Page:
James Bell

Prof James Bell profile picture

Sponge Ecology School of Biological Sciences

Personal bio

PhD University College Cork | BSc (Hons) University of Wales

I am a marine ecologist with a broad range of interests in marine organisms and systems. My early interest in marine biology was driven by my love of the oceans as I grew up in Devon.

I studied for my primary undergraduate degree in Marine Biology (BSc hons first class) at the University of Wales, Bangor in North Wales. It was here I developed my interest in sponges and marine reserves during a research expedition as part of my degree to Lough Hyne Marine Nature Reserve in Southern Ireland.

After completing my BSc, I returned to Ireland and Lough Hyne to complete my PhD at University College Cork under the supervision of Dr David Barnes (now at the British Antarctic Society). My PhD focused on the unusual sponge assemblages in Lough Hyne and I continue to be intrigued by this important group of marine invertebrates.

After completing my PhD in 2001, I took up a temporary lectureship in marine biology at Glamorgan University in South Wales, and after a year took up another temporary lectureship post at Reading University. During my time at Reading I became increasingly interested in the application of molecular tools to marine ecology and worked in Prof Beth Okamura’s lab (now at the Natural History Museum in London) where I learned a range of molecular techniques. I also met my now good friend Dr David Smith (University of Essex), who invited me to travel to Indonesia to work on the tropical sponge assemblages of the Wakatobi region.

After a year at Reading I moved back to Wales to take up my first permanent lectureship at the University of Wales, Aberystwyth, where I spent three years. From there I took up my current post in June 2006, as a Senior Lecturer in Marine Biology and director of the Master of Marine Conservation programme at Victoria University of Wellington. I was promoted to Associate Professor in Marine Biology 2014.

My work is still focused on the ecology of sponges, along with marine reserve ecology and broader marine management issues. I continue to work in Indonesia and other tropical locations, but still maintain a strong temperate component to my work.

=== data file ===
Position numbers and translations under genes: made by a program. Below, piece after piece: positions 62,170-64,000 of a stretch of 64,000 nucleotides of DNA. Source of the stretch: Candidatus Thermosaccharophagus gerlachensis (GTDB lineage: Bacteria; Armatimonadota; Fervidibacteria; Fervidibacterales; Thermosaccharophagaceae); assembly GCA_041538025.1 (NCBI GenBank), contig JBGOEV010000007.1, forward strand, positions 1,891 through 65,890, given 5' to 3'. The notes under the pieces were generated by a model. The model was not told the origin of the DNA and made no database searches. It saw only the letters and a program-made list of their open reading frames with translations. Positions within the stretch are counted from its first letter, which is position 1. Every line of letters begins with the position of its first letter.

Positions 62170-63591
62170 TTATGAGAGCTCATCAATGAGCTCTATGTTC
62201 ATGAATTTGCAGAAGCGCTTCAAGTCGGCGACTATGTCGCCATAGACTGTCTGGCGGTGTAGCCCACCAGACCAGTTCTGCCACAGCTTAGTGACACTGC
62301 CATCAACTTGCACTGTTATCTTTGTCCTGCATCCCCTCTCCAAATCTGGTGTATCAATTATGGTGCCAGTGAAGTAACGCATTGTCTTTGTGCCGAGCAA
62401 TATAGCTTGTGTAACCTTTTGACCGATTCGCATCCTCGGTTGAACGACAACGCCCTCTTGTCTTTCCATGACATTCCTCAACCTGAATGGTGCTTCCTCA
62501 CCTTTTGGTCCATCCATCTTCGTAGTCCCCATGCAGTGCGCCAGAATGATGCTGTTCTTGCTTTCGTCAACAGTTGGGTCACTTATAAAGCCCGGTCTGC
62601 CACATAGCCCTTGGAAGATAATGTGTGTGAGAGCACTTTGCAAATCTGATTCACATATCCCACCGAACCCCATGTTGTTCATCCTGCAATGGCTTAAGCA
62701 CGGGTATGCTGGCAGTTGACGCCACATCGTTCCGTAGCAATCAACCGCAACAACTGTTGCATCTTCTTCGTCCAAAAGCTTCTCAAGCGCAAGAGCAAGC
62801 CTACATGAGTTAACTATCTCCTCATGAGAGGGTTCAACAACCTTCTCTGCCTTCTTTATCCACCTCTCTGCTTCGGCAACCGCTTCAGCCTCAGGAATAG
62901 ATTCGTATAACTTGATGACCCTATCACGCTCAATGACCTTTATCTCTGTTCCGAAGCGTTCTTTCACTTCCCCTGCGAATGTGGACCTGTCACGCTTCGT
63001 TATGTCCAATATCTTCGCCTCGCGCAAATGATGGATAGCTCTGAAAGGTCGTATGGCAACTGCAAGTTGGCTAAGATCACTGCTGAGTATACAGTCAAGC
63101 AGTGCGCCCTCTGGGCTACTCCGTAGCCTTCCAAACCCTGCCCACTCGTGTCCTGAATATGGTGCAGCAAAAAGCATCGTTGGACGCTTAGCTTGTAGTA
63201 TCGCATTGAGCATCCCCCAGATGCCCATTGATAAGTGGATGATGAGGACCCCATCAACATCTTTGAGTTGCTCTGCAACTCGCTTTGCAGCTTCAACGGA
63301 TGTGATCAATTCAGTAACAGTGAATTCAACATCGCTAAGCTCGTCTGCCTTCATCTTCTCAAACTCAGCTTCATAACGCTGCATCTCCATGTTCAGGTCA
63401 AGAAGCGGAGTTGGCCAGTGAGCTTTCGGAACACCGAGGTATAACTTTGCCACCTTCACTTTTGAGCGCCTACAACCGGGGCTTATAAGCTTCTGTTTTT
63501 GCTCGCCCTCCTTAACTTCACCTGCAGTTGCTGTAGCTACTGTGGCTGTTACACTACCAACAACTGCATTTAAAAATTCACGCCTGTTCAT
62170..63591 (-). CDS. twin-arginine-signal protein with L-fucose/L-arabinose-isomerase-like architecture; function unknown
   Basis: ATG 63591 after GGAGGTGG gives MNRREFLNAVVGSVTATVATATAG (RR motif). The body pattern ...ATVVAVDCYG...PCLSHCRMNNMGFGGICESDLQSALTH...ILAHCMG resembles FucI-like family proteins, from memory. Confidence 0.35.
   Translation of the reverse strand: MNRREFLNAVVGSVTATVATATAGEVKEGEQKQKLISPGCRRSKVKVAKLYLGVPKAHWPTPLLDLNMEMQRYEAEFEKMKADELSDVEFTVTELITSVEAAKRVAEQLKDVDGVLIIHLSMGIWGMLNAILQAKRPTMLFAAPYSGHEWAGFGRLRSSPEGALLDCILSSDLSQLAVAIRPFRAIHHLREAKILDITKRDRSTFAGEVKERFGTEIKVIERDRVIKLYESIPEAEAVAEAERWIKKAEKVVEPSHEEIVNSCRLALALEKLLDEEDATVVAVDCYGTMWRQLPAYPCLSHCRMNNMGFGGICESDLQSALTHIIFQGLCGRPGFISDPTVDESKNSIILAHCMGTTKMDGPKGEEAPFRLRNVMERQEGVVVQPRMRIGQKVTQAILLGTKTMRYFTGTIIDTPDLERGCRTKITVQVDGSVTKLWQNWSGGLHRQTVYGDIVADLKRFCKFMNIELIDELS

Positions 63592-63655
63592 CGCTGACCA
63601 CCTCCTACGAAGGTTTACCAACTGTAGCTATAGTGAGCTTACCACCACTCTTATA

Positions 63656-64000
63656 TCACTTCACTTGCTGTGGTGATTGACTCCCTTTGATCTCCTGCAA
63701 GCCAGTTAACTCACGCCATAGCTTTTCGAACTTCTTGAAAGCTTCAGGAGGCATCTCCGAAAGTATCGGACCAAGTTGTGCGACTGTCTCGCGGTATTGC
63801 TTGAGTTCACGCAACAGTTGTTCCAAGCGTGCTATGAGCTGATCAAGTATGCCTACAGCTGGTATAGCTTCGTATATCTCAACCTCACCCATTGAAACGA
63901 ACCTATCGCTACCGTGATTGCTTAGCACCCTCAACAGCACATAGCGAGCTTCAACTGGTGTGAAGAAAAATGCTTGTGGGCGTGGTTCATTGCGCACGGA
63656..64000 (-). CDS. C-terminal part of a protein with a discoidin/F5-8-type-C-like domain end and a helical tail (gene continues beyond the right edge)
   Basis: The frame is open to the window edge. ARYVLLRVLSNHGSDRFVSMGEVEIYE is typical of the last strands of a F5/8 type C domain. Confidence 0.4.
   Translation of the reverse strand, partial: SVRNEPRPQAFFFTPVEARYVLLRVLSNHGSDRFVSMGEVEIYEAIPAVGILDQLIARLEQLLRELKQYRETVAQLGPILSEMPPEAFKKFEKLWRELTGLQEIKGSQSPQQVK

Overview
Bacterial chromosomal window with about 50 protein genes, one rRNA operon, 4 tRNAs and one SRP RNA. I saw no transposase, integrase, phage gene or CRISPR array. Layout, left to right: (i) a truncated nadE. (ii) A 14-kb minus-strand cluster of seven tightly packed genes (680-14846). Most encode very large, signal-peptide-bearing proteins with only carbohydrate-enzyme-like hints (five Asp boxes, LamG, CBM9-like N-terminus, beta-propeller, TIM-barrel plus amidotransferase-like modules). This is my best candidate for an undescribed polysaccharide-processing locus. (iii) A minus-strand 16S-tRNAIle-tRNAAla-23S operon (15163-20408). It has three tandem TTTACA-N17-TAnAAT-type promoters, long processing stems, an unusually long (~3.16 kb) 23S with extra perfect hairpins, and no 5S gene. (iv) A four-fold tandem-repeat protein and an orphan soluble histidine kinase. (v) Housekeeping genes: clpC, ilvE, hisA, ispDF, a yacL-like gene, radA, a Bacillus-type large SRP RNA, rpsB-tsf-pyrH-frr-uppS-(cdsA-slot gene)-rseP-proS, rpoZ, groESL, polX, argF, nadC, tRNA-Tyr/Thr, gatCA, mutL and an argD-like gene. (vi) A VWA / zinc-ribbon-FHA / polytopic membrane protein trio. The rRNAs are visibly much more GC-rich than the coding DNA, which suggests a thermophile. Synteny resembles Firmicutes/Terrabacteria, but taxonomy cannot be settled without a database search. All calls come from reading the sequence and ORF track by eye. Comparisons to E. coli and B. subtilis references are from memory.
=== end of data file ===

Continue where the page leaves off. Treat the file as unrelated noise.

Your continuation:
Research interests

My research supports the management and conservation of tropical and temperate marine ecosystems.

Sponge research

Sponges are critical components of benthic communities and have important roles in ecosystem function. While I am interested in all aspects of sponge ecology, my current research on sponges is primarily focused on environmental impacts, conservation, evolutionary processes and patterns of biodiversity. Fieldwork in this research theme is being conducted at many locations across the globe. Active research areas include:

- Climate change and ocean acidification impacts on sponges

- Impacts of environmental degradation on sponges

- Factors influencing local, regional and global patterns of sponge biodiversity

- Functional ecology

- Monitoring

Visit the Sponge Ecology research group

Publications

Biggerstaff, A., Smith D.J., Jompa, J., Bell, J.J. (in press). Metabolic responses of a phototrophic sponge to sedimentation supports transitions to sponge-dominated reefs. Scientific Reports.

Bell, J. J., Biggerstaff, A., Bates, T., Bennett, H., Marlow, J., McGrath, E., & Shaffer, M. (2017). Sponge monitoring: Moving beyond diversity and abundance measures. Ecological Indicators, 78, 470-488.

Astudillo‐Garcia, C., Bell, J. J., Webster, N. S., Glasl, B., Jompa, J., Montoya, J. M., & Taylor, M. W. (2017). Evaluating the core microbiota in complex communities: A systematic investigation. Environmental Microbiology. In press

Villacorta-Rath, C., Ilyushkina, I., Strugnell, J. M., Green, B. S., Murphy, N. P., Doyle, S. R., & Bell, J. J. (2016). Outlier SNPs enable food traceability of the southern rock lobster, Jasus edwardsii. Marine Biology, 163(11), 223.

Bennett, H. M., Altenrath, C., Woods, L., Davy, S. K., Webster, N. S., & Bell, J. J. (2016). Interactive effects of temperature and pCO2 on sponges: from the cradle to the grave. Global Change Biology. In press

Bell, J. J., McGrath, E., Biggerstaff, A., Bates, T., Bennett, H., Marlow, J., & Shaffer, M. (2015). Sediment impacts on marine sponges. Marine Pollution Bulletin 94:5-13.

Bell, J. J., McGrath, E., Biggerstaff, A., Bates, T., Cárdenas, C. A., & Bennett, H. (2015). Global conservation status of sponges. Conservation Biology, 29(1), 42.

View more publications at Researchgate